additional features, so people who haven't worked with an Arduino can
be easily introduced to his world.. The main purpose of Nanpy is
making developers' life easier, giving them something simple and fast
to use to create prototypes and scripts interacting with Arduino,
saving time and making them concentrate on the problem.
There are a lot of projects able to do something similar, using Python
or other languages, but Nanpy can do more! Nanpy is easily extensible
and can theoretically use every library Arduino supports, allowing you
to create how many objects you want and without worrying about
deallocation. Also, you can use Nanpy in parallel and concurrence
programs. Nanpy is under heavy development but is growing fast and
just supports the main methods of OneWire, Lcd, Tone,
DallasTemperature, Stepper and Servo libraries. Just a word of
warning: Raspberry Pi may not provide enough power to drive an
Arduino, so you might need external power.
UNDER THE WOOD
With Nanpy you can write your Arduino programs using Python,
communicating via serial port without sending hard-to-remember codesor
limiting you to use only one object: when you create an object in
Python it will be automatically created into your Arduino at runtime..
For example if you write something like
tone = Tone(13)
lcd = Lcd([7, 8, 9, 10, 11, 12], [16, 2])
ds = DallasTemperature(5)
Nanpy creates the correct object into Arduino for you.. Also, you haven't to
take care of deallocation, Nanpy deallocates objects into Arduino as
soon as the correspondent Python objects get deleted. Look at the
examples to see how simple it is..
I tried running Nanpy on a Raspberry board and it works great!!(that's
the result from one of my friends' Twitter account
https://twitter.com/andreagrandi/status/251702684380434434 :) ). Also
you can use it in other devices suppoting Python and serial
communication, with Django, for creating prototypes
faster etc.. because you use Python and you don't have to flash the
firmware every time. Last but not least, firmware part of Nanpy is
Python-indipendent, so you can write another implementation of Nanpy
in any other language, for example Java, and see an Arduino controlled
via Android (ok, in this case we should use Android USB Host API,
writing our own driver, because Android doesn't provide anything to
access device files). We will work on this in the future :)
Do you like Nanpy? Contributions/suggestions/bug reporting/spreading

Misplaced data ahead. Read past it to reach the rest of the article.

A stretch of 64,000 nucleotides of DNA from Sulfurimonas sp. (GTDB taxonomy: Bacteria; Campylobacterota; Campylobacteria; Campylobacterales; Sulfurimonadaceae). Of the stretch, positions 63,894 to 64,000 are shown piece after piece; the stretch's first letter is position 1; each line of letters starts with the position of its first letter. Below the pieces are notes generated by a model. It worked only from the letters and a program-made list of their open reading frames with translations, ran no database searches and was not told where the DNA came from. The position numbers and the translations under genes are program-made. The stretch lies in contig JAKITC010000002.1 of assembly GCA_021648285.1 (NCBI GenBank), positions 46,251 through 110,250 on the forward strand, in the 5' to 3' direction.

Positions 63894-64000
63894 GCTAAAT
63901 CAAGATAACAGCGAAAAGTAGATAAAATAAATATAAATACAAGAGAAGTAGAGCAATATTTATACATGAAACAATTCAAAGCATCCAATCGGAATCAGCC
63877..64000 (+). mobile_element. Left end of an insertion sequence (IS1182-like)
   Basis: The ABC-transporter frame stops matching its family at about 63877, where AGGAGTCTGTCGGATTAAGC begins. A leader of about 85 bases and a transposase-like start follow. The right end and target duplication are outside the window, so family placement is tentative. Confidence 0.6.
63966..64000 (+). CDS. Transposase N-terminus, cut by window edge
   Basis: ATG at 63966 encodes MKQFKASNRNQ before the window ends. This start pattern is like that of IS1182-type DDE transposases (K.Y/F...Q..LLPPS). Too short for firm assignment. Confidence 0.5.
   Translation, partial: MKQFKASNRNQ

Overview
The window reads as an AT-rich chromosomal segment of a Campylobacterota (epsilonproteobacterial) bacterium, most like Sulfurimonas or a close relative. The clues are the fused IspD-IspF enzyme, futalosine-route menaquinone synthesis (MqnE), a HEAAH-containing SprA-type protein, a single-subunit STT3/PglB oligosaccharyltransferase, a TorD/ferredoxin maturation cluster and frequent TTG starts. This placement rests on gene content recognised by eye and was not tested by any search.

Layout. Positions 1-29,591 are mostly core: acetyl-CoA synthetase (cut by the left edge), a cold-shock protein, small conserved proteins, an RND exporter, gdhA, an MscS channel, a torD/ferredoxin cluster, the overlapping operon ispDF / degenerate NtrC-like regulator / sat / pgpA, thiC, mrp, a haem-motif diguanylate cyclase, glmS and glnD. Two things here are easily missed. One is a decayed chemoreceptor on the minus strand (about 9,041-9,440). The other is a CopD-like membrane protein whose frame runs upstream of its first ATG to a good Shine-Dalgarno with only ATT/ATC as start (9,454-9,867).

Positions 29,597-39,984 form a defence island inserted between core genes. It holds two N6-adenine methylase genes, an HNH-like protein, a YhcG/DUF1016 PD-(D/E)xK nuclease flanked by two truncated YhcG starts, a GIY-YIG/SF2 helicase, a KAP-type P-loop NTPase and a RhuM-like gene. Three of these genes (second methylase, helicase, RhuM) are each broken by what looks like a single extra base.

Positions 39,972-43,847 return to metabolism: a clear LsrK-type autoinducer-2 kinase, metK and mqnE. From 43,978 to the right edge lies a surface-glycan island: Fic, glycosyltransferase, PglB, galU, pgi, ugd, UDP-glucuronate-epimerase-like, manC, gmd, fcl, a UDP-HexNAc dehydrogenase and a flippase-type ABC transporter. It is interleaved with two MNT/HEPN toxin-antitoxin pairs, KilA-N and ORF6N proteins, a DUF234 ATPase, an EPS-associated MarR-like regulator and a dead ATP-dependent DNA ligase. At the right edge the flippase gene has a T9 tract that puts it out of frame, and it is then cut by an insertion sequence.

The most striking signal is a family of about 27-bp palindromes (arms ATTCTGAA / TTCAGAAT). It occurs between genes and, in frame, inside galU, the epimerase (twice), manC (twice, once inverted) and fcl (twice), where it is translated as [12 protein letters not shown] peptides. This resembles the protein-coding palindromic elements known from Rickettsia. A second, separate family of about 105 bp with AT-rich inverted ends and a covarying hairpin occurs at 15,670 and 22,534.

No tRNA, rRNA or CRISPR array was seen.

the project/beers/coffee are accepted :) if you want to donate a coffee
and be sure that we will work during the night, here's the link
Thanks for your attention!
Andrea Stagi (@4ndreaSt4gi) - Software Engineer
Job profile: http://linkedin.com/in/andreastagi
I'm pleased to announce sqlparse 0.1.5.
sqlparse is a non-validating SQL parser module.
This release improves Python 3 compatibility and has some minor bug fixes.
Changes since 0.1.5
sqlparse is now compatible with Python 3 without any patches. The
Python 3 version is generated during install by 2to3. You'll need
distribute to install sqlparse for Python 3.
* Fix parsing error with dollar-quoted procedure bodies (issue83).
* Documentation updates.
* Test suite now uses tox and py.test.
* py3k fixes (by vthriller).
* py3k fixes in setup.py (by Florian Bauer).
* setup.py now requires distribute (by Florian Bauer).
Best regards & a happy new year to everyone!
pydbgr is a somewhat large Python debugger modelled on the gdb command set. (Yes, I know this name is really horrible).
I am pleased (or is it relieved?) to release a version of pydbr that has a couple of features I have in other debuggers I've written, namely:
1. Terminal output is now syntax highlighted (via pygments). And other section or error like output uses terminal control too. To turn that off use "set highlight display" or the --no-highlight option when invoking the debugger.
2. Smart "eval". A plain eval will evaluate the source line of code that is about to be run. If you enter eval? Then the most common expression portion of the source line is evaluated. For example if the source line is
x = 1
Then eval will just run that. You don't have to cut and paste that source line. And eval? will evaluate just the RHS or 1.
There are a number of other features that the other debuggers have that I would eventually like to add:
* terminal debugger command completion
* better formatting using terminal control of help possibly using textile-like syntax
* syntax coloring disassembly code
* debugger macros as python code
but since this eval and syntax highlighting were so important, I thought I would rather have more smaller releases than one larger one.
Releases are available on pypi or the code repository http://code.google.com/p/pydbgr/